San Francisco’s city center isn’t the only place undergoing unprecedented changes. While the 49ers play out their season in the much warmer (and tech-nerd-friendly) new Levi’s Stadium in Santa Clara, their former home, Candlestick Park, is about to be replaced by an outlet center and residential community.
Contemporary monarchs and world leaders have a mixed record when it comes to dictating architectural taste (see Prince Charles: wrong on classicism, right on sustainable agriculture). Even so, it seems significant that Chinese President Xi Jinping has called for an end to “weird architecture,” the kinds of formally adventurous projects China has been building at a breakneck speed for the last few decades. It’s unclear at this point if he was expressing a personal preference or if this edict will have teeth. One Bird’s Nest too many?
The party’s over, folks. Take down the streamers, re-cork that bottle of champagne, and turn off the Taylor Swift. Actually, on second thought, turn the Swift back on because “Shake It Off” might be exactly what we need to hear right now. We’ll tell it to you straight. After months of strong momentum, the Architecture Billings Index (ABI) dropped from a 55.2 in September to a 53.7 in October. Here’s where Ms. Swift plays back into the data set—since any score above 50 indicates an increase in billings, things are still in the positive territory so we can shake, shake, shake the October Architecture Billings Index score off, more or less.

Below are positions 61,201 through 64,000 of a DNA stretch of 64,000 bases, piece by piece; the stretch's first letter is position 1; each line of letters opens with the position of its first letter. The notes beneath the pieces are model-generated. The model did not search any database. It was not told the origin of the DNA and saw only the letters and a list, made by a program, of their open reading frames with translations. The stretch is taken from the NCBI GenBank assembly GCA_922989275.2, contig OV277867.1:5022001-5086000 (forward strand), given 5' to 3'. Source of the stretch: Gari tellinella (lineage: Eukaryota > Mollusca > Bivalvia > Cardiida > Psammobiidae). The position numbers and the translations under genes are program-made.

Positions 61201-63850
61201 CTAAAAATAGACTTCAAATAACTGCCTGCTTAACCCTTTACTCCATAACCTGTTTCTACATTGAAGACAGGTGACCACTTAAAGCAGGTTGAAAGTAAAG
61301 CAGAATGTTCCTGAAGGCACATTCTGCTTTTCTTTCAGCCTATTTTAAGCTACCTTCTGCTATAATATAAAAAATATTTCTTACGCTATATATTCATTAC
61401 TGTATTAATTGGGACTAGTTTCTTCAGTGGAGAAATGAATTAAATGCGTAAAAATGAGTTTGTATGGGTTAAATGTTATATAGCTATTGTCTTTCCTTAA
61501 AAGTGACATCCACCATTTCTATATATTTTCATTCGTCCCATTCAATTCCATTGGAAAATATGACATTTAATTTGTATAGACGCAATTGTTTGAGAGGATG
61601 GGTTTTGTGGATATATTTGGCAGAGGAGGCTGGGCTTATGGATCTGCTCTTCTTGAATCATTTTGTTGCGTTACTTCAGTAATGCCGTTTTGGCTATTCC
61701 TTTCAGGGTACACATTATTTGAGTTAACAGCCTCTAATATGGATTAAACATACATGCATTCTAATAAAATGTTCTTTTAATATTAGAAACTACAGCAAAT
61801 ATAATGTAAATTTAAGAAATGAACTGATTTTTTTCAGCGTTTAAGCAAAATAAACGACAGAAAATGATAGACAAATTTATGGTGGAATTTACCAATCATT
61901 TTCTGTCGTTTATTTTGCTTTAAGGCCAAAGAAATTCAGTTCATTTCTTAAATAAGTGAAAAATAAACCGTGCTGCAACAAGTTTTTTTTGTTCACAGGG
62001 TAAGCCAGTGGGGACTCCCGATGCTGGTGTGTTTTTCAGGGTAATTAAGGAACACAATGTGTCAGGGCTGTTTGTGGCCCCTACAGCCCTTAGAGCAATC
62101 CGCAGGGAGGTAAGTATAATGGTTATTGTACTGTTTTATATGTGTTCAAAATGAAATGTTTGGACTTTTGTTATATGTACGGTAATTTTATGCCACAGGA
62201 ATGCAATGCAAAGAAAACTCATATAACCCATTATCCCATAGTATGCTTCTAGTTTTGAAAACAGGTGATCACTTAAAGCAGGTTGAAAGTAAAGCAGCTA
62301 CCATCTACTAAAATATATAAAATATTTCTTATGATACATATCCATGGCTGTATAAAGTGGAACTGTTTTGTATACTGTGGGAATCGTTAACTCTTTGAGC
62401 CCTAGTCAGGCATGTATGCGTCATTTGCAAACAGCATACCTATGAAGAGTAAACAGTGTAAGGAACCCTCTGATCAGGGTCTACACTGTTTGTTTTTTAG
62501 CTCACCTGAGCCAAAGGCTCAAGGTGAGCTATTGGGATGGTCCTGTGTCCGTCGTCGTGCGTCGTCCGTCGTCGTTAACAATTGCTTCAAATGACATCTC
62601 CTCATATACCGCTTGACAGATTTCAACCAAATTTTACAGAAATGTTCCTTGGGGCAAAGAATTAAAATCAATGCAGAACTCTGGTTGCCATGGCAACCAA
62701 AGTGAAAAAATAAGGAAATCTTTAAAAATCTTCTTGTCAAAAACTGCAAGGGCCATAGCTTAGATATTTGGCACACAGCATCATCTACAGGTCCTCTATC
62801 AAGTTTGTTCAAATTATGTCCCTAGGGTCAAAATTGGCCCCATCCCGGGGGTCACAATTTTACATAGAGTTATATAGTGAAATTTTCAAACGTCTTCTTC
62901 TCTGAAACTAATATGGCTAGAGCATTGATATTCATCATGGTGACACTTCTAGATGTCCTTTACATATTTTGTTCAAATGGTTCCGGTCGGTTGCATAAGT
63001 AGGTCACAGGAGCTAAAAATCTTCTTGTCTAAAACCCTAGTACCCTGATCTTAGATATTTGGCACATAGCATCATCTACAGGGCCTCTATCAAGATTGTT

For the second year, San Francisco Travel (the city’s marketing organization) is organizing Illuminate SF, a two-month series of light art installations around the metropolis. This year’s version, taking place now through the end of the year, features 16 glowing pieces—11 of them permanent—including works by James Turrell, Ned Kahn,Vito Acconci, and James Carpenter. Many are integrated into San Francisco buildings, such as Morphosis’ San Francisco Federal Building, KMD’s SF Public Utilities Commission, the grain elevator at Pier 92, and various terminals at SFO. Cities like Cleveland and New York have held similar festivals in recent years.
Under Construction> Diller Scofidio + Renfro’s Columbia University Medical and Graduate Education Building